Managing sickness absence: five top tips
The CIPD has published its annual Absence Management Survey report. The survey suggests that many line managers are ill-equipped to manage staff…
The CIPD has published its annual Absence Management Survey report, which examines trends in workplace absences. The survey suggests that many line managers are ill-equipped to manage staff absences.
Dr Jill Miller, Research Adviser at the CIPD commented that managers dealing with the health and well-being of staff face a ‘serious responsibility that should be built into their job role, rather than an add-on, so that they can invest the time in building their capabilities, and with an emphasis on their own well-being as well as their teams.’
Here are our practical tips for assisting managers to effectively deal with absence management.
1. Ensure that terms and conditions are clear about sickness absence - implement a full Sickness Absence Policy
Ensure that staff are informed of the terms and conditions relating to incapacity to work due to ill health. A full Sickness Absence Policy should be in place to inform staff of the potential stages they may find themselves being managed through and the standards to which they need to adhere to avoid potential dismissal.
Practical tip – Consider producing a guide for managers to assist them in implementing the sick absence policy. This should provide practical guidance on how to deal with difficult or complex sick absence cases.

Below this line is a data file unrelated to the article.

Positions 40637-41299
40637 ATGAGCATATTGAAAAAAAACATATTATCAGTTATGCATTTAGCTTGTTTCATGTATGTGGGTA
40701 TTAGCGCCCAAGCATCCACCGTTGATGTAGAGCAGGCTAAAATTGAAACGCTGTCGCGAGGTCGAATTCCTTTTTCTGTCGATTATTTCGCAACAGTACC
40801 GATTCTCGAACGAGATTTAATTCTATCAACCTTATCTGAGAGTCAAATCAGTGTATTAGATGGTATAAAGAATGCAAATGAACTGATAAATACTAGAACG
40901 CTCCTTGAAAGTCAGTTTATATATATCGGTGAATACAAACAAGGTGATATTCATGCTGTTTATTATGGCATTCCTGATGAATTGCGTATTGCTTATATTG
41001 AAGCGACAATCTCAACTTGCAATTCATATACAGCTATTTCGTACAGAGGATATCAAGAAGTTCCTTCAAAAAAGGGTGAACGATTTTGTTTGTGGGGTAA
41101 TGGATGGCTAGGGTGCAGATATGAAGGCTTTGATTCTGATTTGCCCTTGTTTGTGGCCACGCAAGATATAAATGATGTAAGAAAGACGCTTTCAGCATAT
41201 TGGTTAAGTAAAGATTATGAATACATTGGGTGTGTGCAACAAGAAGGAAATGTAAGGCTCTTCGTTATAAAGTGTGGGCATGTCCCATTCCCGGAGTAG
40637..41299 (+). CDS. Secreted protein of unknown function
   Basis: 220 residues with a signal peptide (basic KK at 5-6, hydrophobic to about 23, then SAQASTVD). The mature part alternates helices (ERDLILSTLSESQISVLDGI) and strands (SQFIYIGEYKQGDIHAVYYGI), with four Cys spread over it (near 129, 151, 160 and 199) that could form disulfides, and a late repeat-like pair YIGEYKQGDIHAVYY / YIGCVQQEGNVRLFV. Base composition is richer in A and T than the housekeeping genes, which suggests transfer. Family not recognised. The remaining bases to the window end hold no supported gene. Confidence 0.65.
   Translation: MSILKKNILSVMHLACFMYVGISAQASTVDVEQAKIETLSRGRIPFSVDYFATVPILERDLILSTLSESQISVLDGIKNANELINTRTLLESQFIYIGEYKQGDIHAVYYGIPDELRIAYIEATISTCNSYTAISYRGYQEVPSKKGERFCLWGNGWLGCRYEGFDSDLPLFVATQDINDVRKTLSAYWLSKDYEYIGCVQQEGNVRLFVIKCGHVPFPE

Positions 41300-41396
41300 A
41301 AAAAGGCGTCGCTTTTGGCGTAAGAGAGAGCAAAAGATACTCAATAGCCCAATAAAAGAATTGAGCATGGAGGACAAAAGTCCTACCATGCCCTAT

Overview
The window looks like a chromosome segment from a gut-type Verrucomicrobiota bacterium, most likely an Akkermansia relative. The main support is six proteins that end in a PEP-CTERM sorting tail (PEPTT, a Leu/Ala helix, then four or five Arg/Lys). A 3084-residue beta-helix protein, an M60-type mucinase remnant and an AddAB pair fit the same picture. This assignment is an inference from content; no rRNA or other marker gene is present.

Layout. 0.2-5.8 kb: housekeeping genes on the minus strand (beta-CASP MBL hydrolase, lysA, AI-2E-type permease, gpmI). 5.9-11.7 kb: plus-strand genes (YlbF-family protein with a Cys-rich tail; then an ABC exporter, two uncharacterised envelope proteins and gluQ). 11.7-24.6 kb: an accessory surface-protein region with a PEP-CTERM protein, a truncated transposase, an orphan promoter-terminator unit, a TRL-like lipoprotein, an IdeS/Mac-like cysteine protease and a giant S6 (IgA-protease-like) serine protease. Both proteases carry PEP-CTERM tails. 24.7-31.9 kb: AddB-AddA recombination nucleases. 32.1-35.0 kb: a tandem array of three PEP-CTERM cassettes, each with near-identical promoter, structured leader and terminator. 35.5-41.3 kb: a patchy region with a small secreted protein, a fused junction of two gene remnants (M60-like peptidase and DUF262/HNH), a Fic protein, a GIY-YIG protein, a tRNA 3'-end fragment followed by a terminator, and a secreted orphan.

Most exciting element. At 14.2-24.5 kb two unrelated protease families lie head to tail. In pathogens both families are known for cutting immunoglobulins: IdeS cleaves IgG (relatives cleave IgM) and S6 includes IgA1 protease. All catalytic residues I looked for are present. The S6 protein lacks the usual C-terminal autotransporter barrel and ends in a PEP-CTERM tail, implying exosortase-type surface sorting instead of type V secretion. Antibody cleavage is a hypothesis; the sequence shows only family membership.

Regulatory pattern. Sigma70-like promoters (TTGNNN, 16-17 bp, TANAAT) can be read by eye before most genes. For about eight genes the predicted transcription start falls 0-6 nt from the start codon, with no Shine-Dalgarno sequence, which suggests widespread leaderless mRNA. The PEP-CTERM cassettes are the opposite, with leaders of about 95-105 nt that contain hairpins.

2. Ensure that absences are recorded accurately and contain all required details
When managing an individual’s sickness absence it is essential to show when they have been off, for how long and for what reason. An accurate record will also determine whether there is a pattern to the absences, for example a disproportionate number of Mondays off sick.
You will need to take a different approach to managing someone who is constantly having short bursts of absences due to a variety of different reasons, to someone who has been on long term sickness absence relating to a consistent ill health related condition.
Practical tip – You are required by law to make reasonable adjustments for disabled staff. Consider how you will include this in any Sickness Absence Policy and how this will be recorded. Some employers discount any disability related absences from a sick record. Deciding whether a member of staff is disabled is a complex legal issue that Employment Tribunal Judges have difficulty deciding so it is not surprising that managers need assistance in dealing with these issues.
3. Ensure that managers are trained and informed on sickness absence management procedures
Sickness absence can take many forms and be complex and sensitive to manage. It can take the form of short or long term, be pregnancy related, disability related, or it may be due to a degenerative condition or work related stress.